Changes in the prevailing political climate coupled with immigration patterns have historically led to the expansion or diminishment of bilingual education in Chicago's schools. Instruction in German was common during the nineteenth century, sometimes to the exclusion of English. The earliest German schools had a religious focus, with ministers providing instruction. By the late nineteenth century, Polish and Slavic immigrant groups were also incorporating their native language into their children's schooling. Bilingual teachers were readily available within their religious and social communities.
Between 1890 and 1914 waves of Italian, Greek, Polish, and Jewish immigrants settled in Chicago, prompting increased xenophobia and Americanization campaigns. Schools became the central institution for socializing immigrants into the “American” way of life, which included the English language. The Edwards Law of 1889 required that all parochial and public schools in Illinois teach in English. Germans were outraged. The law was repealed in 1893, but it allowed English-only instruction to gain momentum. Many families encouraged their children to give up their native languages. Bilingual education ceased entirely amid strong anti-German sentiments after the U.S. entry into World War I. By 1923 another English-only law was in force, and immigrant schoolchildren were immersed in a language they could not always comprehend.
Bilingual education remained dormant for the next five decades, until the socially conscious 1960s gave rise to numerous programs for “disadvantaged” children. Riding on the tails of the Great Society programs was the 1968 Bilingual Education Act, originally designed to improve the condition of poverty-stricken Hispanic children. Its federally funded grants initiated the first modern bilingual programs in Chicago. Between 1968 and 1973 bilingual education took root in Chicago, fueled by a state mandate in 1973 (with funding provided) that required instruction in a child's native language when 20 or more students at a single school spoke the same language.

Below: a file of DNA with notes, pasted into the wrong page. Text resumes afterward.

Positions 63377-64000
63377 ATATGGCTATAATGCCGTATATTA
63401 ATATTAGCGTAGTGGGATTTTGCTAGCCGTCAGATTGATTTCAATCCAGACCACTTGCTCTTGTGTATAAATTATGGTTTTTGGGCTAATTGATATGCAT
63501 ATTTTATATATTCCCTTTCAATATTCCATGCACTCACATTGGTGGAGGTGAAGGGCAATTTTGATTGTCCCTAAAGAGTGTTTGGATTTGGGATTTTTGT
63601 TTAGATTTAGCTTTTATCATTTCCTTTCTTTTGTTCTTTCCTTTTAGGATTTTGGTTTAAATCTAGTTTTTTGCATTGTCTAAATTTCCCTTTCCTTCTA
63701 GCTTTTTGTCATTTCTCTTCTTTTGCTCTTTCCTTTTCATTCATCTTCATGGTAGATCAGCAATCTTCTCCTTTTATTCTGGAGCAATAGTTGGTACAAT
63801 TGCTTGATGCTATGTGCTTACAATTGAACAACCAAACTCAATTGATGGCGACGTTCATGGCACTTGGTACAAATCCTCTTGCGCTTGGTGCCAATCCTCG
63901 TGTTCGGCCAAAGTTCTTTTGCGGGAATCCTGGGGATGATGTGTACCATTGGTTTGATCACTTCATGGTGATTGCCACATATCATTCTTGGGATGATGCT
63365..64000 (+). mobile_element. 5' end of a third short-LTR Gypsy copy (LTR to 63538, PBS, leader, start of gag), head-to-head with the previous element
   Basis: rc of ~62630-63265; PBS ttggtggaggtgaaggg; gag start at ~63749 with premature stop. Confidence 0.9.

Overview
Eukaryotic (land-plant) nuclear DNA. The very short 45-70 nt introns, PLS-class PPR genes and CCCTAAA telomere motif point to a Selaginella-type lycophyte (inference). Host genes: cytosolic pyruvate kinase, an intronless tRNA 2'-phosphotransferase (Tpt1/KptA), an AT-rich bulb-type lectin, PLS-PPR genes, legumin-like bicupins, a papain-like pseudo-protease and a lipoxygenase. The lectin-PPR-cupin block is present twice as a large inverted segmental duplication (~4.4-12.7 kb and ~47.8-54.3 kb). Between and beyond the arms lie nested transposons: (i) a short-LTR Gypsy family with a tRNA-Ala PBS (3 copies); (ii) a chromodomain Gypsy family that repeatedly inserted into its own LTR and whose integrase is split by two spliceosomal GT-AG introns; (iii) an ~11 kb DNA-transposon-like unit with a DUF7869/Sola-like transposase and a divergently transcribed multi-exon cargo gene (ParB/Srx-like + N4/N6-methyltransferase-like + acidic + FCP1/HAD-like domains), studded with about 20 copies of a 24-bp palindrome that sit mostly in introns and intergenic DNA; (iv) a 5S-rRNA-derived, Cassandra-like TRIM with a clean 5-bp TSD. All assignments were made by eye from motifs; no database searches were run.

Bilingual education was implemented before an adequate infrastructure of materials, teacher training programs, and expertise existed. Program developers struggled with what bilingual education meant and who it was intended to benefit. Should the native language be maintained? Should English-speaking children be involved? How is English proficiency determined? When should a student's participation in bilingual education cease? As bilingual education expanded in the 1970s and 1980s, experimentation continued with the exploration of different approaches to and components of bilingual education, encompassing student assessment, teacher training, parent involvement, materials development, and program evaluation. Various program designs emerged depending on the number of students and language groups served, the availability of native-language resources, and the goals of the communities.